There’s no denying that the “future” is a subjective term. However, it’s also completely undeniable that we’re living in it!
If automated cars, personal devices with the processing power of last century’s super computers, and private sector space ships don’t convince you, nothing will.
One of the biggest futuristic areas is in computing.
Just 50 years ago, the kind of computer power that operates your cell phone was still a dream away. In December of 2014, the fastest computer in the world operated at a speed measured in quadrillions of cycles per second and there are cell-phones that have processing power nearing 1 Gigaflops (flops – floating point operations per second).
Compare that to the super computing Cray-2 which peaked at 1.9 Gigaflops when it was introduced in 1985.
If the future has to be defined, computers are the definition. They’re everywhere, controlling everything, and making technology possible that was pure science fiction just decades ago.
When you call up a friend on your mobile phone or check a fact on the Internet, you’re not just doing something mundane. You’re tapping the buttons of the future.
Along with modern computers comes voice recognition technology.
The technology might have once been a bad commercial joke and lab showpiece, but today it’s working in a variety of places. It appears in doctor’s offices, vehicles, and especially smart phones.
Most of the current voice recognition software isn’t good enough to have a real conversation with, but that’s steadily getting closer, too. We’re working on technology that will make arguing with an annoying gold-plated android possible.
Not only are we living in the future, we’re still building the future we’ll be living in tomorrow.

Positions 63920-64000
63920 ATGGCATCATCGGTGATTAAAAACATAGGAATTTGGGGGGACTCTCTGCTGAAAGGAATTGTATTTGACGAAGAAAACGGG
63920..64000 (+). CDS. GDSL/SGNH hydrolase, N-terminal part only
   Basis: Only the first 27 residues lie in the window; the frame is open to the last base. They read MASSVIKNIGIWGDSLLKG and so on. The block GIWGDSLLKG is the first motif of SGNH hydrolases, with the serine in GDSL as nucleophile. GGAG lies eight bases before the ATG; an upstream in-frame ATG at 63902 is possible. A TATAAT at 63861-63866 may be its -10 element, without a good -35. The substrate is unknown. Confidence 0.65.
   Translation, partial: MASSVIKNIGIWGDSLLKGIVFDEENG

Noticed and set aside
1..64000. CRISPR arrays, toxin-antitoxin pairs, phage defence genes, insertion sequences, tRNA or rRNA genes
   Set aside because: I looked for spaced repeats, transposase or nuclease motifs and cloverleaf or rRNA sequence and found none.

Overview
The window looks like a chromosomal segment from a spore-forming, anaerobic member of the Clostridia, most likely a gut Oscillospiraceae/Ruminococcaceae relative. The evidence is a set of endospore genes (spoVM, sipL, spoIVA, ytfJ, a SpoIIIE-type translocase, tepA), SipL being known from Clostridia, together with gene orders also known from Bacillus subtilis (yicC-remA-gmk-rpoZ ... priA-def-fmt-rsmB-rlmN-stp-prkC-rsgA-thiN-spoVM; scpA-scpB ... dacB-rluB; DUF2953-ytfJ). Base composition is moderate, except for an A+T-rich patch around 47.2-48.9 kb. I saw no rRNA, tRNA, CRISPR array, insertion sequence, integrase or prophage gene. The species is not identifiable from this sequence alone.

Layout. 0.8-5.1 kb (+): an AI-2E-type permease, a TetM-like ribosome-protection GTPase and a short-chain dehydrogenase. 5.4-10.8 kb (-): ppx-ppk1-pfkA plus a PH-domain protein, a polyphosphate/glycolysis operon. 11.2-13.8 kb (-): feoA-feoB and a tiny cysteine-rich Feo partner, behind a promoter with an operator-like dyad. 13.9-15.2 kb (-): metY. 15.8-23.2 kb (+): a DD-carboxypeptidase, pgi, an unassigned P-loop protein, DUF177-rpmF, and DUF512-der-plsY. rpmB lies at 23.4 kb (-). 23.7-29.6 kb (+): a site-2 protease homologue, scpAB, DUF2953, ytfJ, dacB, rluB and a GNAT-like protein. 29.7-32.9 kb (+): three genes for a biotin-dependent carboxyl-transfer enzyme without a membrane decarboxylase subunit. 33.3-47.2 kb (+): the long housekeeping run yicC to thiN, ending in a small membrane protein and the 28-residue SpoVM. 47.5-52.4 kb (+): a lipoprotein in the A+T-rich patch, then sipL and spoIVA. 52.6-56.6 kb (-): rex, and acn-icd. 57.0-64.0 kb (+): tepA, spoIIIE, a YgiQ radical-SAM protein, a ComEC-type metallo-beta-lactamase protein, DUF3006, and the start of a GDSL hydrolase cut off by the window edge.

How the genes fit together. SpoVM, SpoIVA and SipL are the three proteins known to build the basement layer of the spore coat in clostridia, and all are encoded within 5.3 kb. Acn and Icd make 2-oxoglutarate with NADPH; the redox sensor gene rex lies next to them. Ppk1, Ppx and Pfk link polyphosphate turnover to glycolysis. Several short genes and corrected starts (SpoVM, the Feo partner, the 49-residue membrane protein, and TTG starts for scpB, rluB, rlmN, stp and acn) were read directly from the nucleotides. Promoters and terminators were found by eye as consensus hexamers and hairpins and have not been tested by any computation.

For the first time, space flight is realistically within reach of private companies and individuals.
One of the leaders in privatized space flight R&D, Virgin Galactic, is hard at work building a line of space vessels that mirrors earth-bound passenger lines. Their current design, SpaceShipTwo, will carry up to eight passengers with a view towards sight-seeing.
A trip into space, looking for adventure, is one of humanity’s oldest dreams come true. If SpaceShipTwo functions as well as SpaceShipOne already has, we might be visiting Bigelow’s space module sooner than we ever expected.
For centuries, roads allowed the Romans to maintain and expand an empire. The reason for this – ease of transportation for everyone, most particularly the Roman legions.
Now, however, roads have become ‘so last-century’ as far as being the pinnacle of rapid travel.
Super efficient cars get us everywhere we need to go daily, but the entire world is within reach by air. Trans-oceanic flights are not only common-place, they’re trips on which we expect every amenity.
These are just a few examples of exactly why we’re living in the future. Our technology has even exceeded the predictions of science-fiction in some areas and is rapidly outpacing even the modern imagination.
Are you sitting in your armchair at home or your office at work? Maybe you’re at a restaurant having lunch?
It doesn’t matter, really. Wherever you are, look around; chances are, you’ll be staring at something that proves we’re in the future.